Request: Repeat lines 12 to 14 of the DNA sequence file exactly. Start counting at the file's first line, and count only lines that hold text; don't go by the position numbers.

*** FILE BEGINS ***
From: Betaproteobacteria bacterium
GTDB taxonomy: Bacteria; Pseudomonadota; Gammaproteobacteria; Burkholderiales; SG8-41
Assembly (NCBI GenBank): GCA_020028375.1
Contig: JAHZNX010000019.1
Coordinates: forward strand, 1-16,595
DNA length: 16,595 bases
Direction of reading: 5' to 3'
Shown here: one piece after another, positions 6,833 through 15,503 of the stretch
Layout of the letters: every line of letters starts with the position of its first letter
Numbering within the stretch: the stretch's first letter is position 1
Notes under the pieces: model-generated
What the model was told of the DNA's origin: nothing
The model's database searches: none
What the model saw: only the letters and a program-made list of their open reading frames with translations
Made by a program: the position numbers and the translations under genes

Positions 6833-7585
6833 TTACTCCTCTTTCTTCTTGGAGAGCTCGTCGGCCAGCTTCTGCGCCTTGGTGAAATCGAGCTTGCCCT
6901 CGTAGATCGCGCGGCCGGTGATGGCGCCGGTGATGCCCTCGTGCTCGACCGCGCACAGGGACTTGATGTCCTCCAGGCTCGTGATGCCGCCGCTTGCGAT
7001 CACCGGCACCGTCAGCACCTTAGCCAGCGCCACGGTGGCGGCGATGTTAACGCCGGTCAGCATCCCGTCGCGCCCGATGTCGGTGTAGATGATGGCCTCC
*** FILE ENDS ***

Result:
What the model was told of the DNA's origin: nothing
The model's database searches: none
What the model saw: only the letters and a program-made list of their open reading frames with translations